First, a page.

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Should the Second Amendment to the U.S. Constitution be watered down to protect little if any right of the people to keep and bear arms in accordance with European models? Disregarding that the United States won its Revolution based on that very right, recent statements made by Supreme Court Justices suggest they believe so. Part I of this Article discusses four opinions in which Supreme Court Justices opined inconsistently using the experiences of European countries as models in construing the meaning of firearms laws and determining their constitutionality under the Second, Tenth, and Fourteenth Amendments.

This same debate has been played out in Congress, where registration of firearms, supported by arguments in support of European models, has been rejected. Part II traces the debate from the beginning of World War II in 1941 through passage of three major firearm laws in 1968, 1986, and 1993.

A guarantee of the equivalent of America’s Second Amendment was considered but not adopted by the French National Assembly in the French Declaration of Rights of 1789. As discussed in Part III, Third Estate bodies throughout France demanded that commoners have a right to possess arms, while the nobility sought continuation of their traditional monopoly of arms.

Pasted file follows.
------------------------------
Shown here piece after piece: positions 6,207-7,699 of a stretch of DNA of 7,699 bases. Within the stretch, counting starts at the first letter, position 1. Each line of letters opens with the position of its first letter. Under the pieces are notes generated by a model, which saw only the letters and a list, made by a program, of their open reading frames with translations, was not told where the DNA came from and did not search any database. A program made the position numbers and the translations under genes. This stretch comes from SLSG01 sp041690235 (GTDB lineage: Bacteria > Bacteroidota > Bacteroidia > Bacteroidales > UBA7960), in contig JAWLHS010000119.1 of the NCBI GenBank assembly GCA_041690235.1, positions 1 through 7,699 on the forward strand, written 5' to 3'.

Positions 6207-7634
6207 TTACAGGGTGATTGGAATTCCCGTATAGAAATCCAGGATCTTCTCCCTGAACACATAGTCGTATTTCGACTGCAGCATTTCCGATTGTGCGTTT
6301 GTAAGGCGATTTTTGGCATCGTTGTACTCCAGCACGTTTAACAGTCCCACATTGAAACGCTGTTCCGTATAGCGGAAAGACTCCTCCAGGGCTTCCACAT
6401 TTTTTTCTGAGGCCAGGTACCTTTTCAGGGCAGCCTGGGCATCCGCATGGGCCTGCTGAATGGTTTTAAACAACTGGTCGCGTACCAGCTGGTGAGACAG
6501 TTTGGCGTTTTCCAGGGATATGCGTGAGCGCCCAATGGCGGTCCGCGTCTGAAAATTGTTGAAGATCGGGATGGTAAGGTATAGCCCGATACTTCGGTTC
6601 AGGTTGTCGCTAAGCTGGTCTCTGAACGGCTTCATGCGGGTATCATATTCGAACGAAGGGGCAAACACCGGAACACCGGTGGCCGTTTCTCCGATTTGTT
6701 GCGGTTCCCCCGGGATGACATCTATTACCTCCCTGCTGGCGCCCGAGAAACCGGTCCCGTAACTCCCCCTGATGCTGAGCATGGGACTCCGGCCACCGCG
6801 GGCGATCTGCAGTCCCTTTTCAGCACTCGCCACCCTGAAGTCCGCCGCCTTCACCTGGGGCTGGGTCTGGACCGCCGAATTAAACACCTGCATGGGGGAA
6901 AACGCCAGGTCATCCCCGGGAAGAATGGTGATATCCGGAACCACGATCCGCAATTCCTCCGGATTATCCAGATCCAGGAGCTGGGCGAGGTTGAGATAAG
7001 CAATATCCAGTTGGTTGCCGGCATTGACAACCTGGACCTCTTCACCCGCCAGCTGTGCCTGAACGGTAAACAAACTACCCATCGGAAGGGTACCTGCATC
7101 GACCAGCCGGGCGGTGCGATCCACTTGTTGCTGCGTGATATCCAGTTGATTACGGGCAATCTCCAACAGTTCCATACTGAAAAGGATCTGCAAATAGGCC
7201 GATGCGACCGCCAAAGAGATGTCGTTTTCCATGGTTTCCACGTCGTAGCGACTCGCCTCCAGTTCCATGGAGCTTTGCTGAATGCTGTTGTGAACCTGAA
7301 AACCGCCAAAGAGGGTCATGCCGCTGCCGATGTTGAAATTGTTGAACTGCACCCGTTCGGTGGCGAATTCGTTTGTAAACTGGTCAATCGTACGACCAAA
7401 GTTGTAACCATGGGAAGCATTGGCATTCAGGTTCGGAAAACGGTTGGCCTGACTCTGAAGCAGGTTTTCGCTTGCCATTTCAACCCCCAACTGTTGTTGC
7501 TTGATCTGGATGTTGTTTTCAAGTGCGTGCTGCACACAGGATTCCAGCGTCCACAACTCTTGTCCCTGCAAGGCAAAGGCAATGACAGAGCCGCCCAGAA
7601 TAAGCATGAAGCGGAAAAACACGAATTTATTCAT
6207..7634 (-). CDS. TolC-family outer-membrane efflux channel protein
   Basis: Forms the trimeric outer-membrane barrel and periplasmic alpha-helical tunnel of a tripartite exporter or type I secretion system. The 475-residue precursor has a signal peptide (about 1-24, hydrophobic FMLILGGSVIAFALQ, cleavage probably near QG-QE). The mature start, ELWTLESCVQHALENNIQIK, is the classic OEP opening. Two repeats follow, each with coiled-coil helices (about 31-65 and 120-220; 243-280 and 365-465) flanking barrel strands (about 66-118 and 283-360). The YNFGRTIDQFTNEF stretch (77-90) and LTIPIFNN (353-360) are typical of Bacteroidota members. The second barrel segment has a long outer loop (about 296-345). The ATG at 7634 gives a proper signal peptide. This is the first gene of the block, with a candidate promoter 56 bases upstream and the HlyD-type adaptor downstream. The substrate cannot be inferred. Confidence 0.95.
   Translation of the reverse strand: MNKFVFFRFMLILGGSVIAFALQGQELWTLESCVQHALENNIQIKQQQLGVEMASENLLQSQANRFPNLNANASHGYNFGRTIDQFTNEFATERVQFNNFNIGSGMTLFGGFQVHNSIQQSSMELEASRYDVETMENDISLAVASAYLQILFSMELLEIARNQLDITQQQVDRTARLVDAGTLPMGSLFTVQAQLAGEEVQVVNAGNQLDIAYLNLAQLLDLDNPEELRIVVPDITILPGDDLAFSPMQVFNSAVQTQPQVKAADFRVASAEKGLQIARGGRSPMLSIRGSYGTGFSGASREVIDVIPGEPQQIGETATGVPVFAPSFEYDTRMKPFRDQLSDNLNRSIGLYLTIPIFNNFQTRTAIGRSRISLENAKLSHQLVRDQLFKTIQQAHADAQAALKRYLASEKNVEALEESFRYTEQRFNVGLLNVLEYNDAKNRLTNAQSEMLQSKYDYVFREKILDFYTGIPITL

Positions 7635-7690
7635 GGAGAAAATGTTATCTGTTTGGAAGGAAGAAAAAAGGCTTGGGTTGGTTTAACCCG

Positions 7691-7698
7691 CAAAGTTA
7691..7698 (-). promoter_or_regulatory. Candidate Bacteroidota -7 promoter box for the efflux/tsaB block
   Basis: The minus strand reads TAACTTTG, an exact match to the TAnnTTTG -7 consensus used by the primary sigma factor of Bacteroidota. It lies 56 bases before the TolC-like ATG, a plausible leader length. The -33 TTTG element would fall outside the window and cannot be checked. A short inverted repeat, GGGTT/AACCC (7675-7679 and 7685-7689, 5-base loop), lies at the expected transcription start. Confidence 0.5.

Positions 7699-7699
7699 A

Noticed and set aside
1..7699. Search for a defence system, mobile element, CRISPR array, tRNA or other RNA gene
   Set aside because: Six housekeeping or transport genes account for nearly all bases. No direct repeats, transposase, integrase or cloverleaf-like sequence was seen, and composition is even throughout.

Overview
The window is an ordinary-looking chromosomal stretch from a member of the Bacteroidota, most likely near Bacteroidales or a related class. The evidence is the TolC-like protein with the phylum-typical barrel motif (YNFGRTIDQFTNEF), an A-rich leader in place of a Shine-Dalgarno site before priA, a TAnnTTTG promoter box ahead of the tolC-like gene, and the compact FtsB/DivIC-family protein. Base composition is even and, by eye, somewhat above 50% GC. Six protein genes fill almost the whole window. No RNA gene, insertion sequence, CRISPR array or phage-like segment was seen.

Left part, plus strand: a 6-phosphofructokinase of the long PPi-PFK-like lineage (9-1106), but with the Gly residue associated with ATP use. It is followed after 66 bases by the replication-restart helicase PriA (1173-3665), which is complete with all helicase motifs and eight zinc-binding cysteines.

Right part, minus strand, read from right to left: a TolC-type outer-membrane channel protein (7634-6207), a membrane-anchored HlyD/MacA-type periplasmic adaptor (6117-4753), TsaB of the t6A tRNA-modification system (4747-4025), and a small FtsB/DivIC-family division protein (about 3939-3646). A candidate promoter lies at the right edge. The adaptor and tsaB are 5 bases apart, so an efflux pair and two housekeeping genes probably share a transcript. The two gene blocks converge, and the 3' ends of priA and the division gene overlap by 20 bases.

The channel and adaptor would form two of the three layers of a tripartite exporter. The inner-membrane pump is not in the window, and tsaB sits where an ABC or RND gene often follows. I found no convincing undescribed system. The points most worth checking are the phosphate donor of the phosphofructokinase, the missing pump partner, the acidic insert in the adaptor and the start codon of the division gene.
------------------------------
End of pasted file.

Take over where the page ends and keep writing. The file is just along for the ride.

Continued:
Without recognition of this right, the French government of Prime Minister Pierre Laval easily decreed the registration of firearms and firearm owners in 1935. As Part IV notes, Laval would later become the chief architect of collaboration with Nazi Germany.

When Nazi Germany occupied France beginning in 1940, it relied on the French police and its own military might to confiscate firearms and to subject gun owners to the death penalty. Part V traces how the police could use the firearm registration records to ferret out gun owners, evolving Nazi policies for both amnesties and executions to enforce the gun ban, and how uncertainty regarding who refused to surrender firearms made it less secure for the Nazis.

This experience exemplifies America’s Second Amendment as a “doomsday provision,” as Judge Kozinski articulated. As Part VI concludes, advocates of watering down the Second Amendment by looking to foreign experiences would do well to consider France’s tragic history.